Jack, on the other hand, was not amused! “I can’t stand that woman!” she fumed and stormed off to get Buddy. The rest of us just plopped onto the ground, exhausted, and said things like “Oh yes we should have tried that first!”


We all waited with baited breath expecting to hear all sorts of curses and yells emanating from the indoor stable barn. Nothing. Not a sound emerged.

"Do you think they're all dead?" asked Sally.

"Maybe you should go and take a look?" suggested Morag.

"No way! I'm not going down there! Danny you go!" said Sally.

"No chance! I'm sick to death of those ponies. But yeah actually you've got a point. Why is it so quiet?"

The silence was eerie and we were just about to go down as a group when out of the barn came the two little menaces. Walking nicely!

We all stood, open mouthed with surprise.

"What the hell?" said Danny, stunned. "How did that happen?"

As it turned out, green-haired Alex had arrived, armed with dried chamomile and valerian herbs in a feed which she had prepared for the two ponies. These herbs had completely relaxed them enough to allow the farrier to do his job without any injury!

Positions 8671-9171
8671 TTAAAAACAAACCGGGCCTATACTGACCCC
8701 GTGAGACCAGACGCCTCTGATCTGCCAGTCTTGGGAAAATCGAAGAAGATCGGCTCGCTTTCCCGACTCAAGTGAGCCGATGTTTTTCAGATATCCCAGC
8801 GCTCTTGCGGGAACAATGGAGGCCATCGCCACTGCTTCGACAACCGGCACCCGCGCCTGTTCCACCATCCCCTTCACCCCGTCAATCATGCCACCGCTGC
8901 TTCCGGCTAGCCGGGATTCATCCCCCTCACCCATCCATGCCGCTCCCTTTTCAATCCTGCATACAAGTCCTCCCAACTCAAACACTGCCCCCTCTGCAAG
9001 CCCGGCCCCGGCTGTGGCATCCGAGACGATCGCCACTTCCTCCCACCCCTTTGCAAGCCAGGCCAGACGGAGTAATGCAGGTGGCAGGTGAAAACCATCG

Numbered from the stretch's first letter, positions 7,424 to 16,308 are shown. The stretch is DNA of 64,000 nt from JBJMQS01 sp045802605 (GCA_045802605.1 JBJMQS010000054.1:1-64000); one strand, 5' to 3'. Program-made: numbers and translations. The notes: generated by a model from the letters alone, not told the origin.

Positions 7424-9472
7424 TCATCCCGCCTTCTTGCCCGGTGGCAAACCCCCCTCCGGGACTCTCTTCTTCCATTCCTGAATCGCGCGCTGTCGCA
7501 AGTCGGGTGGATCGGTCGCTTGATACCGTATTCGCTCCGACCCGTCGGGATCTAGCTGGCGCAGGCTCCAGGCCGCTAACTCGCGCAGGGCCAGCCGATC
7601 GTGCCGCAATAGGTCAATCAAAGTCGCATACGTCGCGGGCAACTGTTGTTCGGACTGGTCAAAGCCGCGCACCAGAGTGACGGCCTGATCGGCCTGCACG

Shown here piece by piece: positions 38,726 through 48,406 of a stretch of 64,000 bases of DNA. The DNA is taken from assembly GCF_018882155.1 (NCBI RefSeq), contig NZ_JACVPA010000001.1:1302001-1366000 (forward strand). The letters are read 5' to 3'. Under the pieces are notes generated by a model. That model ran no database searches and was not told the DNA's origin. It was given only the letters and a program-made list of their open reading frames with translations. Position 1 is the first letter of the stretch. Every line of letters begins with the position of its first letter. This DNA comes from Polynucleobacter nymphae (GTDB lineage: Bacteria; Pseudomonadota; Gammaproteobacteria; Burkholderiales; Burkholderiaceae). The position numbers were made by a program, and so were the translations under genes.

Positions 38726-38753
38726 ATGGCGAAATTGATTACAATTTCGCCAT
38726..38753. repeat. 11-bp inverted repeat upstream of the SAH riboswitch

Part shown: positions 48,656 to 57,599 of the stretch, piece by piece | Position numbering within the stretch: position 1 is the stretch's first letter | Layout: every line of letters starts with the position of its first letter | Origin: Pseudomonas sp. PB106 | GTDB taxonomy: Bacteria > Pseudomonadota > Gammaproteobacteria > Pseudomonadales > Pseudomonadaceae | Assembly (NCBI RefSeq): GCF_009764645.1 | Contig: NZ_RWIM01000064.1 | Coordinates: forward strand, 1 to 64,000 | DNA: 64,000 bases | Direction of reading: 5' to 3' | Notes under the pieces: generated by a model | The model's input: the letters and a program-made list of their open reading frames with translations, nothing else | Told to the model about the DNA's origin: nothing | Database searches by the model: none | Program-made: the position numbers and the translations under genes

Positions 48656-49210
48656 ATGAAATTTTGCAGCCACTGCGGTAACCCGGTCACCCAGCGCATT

"Bloody hell!" exclaimed Sally. "I always thought Alex was just a bit mad but that's amazing!"

Alex looked very pleased with herself and rightly so.

The ponies, slightly sore footed, wandered back into the field and then galloped off to the tree at the top, where they stood, giving us all dirty looks.

And now it was the dreaded moment where I had to catch Poppy and take her to the farrier and hope to God that she would stand nicely. It seemed like a hopeless proposition but I remembered Julie’s wise words.

I stopped at the gate, took some deep breaths and made sure I was relaxed.

I walked into the field and totally ignored Poppy and stood very calmly looking at the other horses.

I then wandered slowly over to her and opened my heart to allow some sort of nice feeling to emanate from me instead of the usual mix of fear, stress and anxiety.